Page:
by Nick Creamer,
How would you rate episode 6 of
Flying Witch ?
Flying Witch seems to understand that Chinatsu is its most charming character, as she got plenty more focus in this week's episode. Her actions, attitude, and body language consistently ring true to a specific kind of enthusiastic kid, as she pesters her witch friends about their powers or simply hangs off of them as they're lounging around. Her behavior and demands were the star and driving force this week, lifting an episode that otherwise felt somewhat sparse even for this very low-key show.
We opened with Makoto practicing flying on her broom, which she ultimately admitted “really hurts my butt and groin.” As it turns out, witches aren't actually supposed to let the brooms carry their weight - they're just kind of an instrument for managing levitation in general. And so, as Makoto tried to put this knowledge into practice, Akane taught Chinatsu a variety of other witch facts, leading into Chinatsu's unsurprising declaration that she wanted to become a witch herself.
That choice set the structure for the rest of the episode, as Chinatsu learned a variety of semi-useless witch facts and participated in a spell demonstration with Akane. You would think a premise like that would allow the audience to finally get a clear understanding of what witches actually do in this world, but things actually remained as vague as ever. When asked how witches spend their time, Makoto answered with “making medicine, casting spells, telling fortunes, or just traveling the world.” It seems the tenets of witchdom are pretty lax in this world, which definitely suits the show's very mellow aspirations.
Akane's magic demonstration consumed the episode's second half, as she set up a pentagram and cast a very useless spell on a pair of convenience store snacks. That spell was the punchline to a fairly drawn-out sequence, where the show used Kei's relative disinterest to emphasize just how mundane magic really is. I'm frankly not sure this second half really worked. I liked the base idea of charming snacks so that you'll cry or laugh at anything, mainly because it raises the question of “why do spells this useless even exist in the first place?” I also liked the counterpoint of Kei watching High Speed Soldier instead of paying attention to the literal magic happening right behind him. My real issue was the execution of the punchline - watching people cry or laugh at things that aren't sad or funny isn't actually that amusing, and instead it became kind of aggravating due to how long the episode dragged the sequence out.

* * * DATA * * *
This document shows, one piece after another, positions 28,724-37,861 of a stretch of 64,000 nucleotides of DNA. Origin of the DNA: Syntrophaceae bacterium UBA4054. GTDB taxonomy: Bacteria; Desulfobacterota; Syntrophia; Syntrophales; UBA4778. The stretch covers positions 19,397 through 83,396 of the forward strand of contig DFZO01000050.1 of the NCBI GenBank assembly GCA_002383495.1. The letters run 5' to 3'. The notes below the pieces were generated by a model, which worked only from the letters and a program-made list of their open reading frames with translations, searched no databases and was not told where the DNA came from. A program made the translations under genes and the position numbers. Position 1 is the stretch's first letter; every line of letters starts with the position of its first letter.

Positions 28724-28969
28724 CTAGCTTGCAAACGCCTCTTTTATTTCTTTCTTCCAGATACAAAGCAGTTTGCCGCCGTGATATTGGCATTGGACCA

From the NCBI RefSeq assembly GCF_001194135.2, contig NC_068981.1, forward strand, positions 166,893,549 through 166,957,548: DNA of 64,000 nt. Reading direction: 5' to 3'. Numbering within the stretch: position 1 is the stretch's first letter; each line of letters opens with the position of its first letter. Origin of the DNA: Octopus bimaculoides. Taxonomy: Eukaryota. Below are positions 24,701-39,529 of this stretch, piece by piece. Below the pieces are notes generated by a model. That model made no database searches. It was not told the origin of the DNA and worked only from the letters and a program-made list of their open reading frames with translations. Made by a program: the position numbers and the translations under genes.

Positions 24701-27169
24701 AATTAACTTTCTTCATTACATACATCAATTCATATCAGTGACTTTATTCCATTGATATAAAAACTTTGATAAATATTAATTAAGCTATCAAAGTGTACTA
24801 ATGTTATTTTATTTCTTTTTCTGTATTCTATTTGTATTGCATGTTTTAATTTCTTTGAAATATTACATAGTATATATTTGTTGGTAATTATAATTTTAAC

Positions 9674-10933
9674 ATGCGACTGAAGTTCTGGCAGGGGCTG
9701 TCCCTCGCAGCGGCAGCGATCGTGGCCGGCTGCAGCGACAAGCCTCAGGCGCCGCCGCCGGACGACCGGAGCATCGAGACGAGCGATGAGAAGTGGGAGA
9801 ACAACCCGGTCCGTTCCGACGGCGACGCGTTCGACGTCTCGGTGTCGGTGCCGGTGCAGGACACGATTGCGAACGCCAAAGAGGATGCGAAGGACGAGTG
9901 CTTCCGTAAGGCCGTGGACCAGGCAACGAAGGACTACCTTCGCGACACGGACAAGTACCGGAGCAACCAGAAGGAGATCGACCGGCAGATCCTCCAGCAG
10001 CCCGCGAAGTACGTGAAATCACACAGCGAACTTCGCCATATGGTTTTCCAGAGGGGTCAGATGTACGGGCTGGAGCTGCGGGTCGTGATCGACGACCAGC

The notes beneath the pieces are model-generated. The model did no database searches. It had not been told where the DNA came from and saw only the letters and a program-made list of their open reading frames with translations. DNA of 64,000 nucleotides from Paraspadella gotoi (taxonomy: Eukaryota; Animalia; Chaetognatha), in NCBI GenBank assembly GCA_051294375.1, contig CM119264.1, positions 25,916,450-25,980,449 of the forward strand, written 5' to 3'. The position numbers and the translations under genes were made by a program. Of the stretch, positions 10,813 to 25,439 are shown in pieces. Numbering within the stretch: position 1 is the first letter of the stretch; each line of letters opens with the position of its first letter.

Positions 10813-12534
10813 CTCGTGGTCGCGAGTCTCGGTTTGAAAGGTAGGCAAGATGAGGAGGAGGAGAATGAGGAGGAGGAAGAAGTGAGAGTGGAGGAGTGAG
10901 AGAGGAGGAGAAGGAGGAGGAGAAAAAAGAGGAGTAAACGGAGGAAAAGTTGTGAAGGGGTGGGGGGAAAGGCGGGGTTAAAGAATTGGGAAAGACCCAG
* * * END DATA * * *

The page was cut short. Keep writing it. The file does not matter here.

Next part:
Flying Witch's best jokes are often the incidental ones - believable little exchanges like “can I have her?” “I'll have to ask my parents,” or the inherent whimsy of how useless most of Makoto's magic seems to be. By reaching for a heavy, drawn-out punchline, the show stepped a bit outside of its comfort zone, so the sequence didn't quite land. The show seemed to actually know that Makoto and Chinatsu's behavior was kind of irritating, since it used Kei as the audience proxy, but that didn't make the joke any more effective.
That made for a somewhat weaker episode of Flying Witch, all told. It's a slight misstep, but nothing that's likely to affect the show going forward. It's hard for a light comedy to win them all.
Flying Witch is currently streaming on Crunchyroll.
Nick writes about anime, storytelling, and the meaning of life at Wrong Every Time.
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